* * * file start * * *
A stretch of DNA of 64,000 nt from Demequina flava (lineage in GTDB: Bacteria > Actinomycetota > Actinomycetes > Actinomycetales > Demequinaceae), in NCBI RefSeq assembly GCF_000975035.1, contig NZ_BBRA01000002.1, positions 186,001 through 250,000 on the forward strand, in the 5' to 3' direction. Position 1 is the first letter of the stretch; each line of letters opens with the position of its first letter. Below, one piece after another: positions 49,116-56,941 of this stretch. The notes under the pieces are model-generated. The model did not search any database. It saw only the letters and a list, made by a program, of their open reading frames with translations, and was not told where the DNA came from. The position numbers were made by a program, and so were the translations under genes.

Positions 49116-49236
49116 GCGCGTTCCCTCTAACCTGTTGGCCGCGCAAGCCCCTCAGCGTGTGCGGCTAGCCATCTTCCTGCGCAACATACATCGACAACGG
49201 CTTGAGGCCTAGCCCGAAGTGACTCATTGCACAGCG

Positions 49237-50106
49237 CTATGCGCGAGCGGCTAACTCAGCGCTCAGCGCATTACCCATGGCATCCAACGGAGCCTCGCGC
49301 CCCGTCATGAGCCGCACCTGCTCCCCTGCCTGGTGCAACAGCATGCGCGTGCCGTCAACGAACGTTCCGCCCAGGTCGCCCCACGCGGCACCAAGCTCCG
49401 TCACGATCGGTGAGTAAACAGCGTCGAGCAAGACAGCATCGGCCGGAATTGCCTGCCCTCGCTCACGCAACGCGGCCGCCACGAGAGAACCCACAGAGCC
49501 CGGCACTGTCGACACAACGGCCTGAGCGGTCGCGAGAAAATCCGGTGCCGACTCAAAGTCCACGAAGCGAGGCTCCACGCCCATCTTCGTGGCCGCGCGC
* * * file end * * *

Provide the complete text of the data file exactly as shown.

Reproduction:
A stretch of DNA of 64,000 nt from Demequina flava (lineage in GTDB: Bacteria > Actinomycetota > Actinomycetes > Actinomycetales > Demequinaceae), in NCBI RefSeq assembly GCF_000975035.1, contig NZ_BBRA01000002.1, positions 186,001 through 250,000 on the forward strand, in the 5' to 3' direction. Position 1 is the first letter of the stretch; each line of letters opens with the position of its first letter. Below, one piece after another: positions 49,116-56,941 of this stretch. The notes under the pieces are model-generated. The model did not search any database. It saw only the letters and a list, made by a program, of their open reading frames with translations, and was not told where the DNA came from. The position numbers were made by a program, and so were the translations under genes.

Positions 49116-49236
49116 GCGCGTTCCCTCTAACCTGTTGGCCGCGCAAGCCCCTCAGCGTGTGCGGCTAGCCATCTTCCTGCGCAACATACATCGACAACGG
49201 CTTGAGGCCTAGCCCGAAGTGACTCATTGCACAGCG

Positions 49237-50106
49237 CTATGCGCGAGCGGCTAACTCAGCGCTCAGCGCATTACCCATGGCATCCAACGGAGCCTCGCGC
49301 CCCGTCATGAGCCGCACCTGCTCCCCTGCCTGGTGCAACAGCATGCGCGTGCCGTCAACGAACGTTCCGCCCAGGTCGCCCCACGCGGCACCAAGCTCCG
49401 TCACGATCGGTGAGTAAACAGCGTCGAGCAAGACAGCATCGGCCGGAATTGCCTGCCCTCGCTCACGCAACGCGGCCGCCACGAGAGAACCCACAGAGCC
49501 CGGCACTGTCGACACAACGGCCTGAGCGGTCGCGAGAAAATCCGGTGCCGACTCAAAGTCCACGAAGCGAGGCTCCACGCCCATCTTCGTGGCCGCGCGC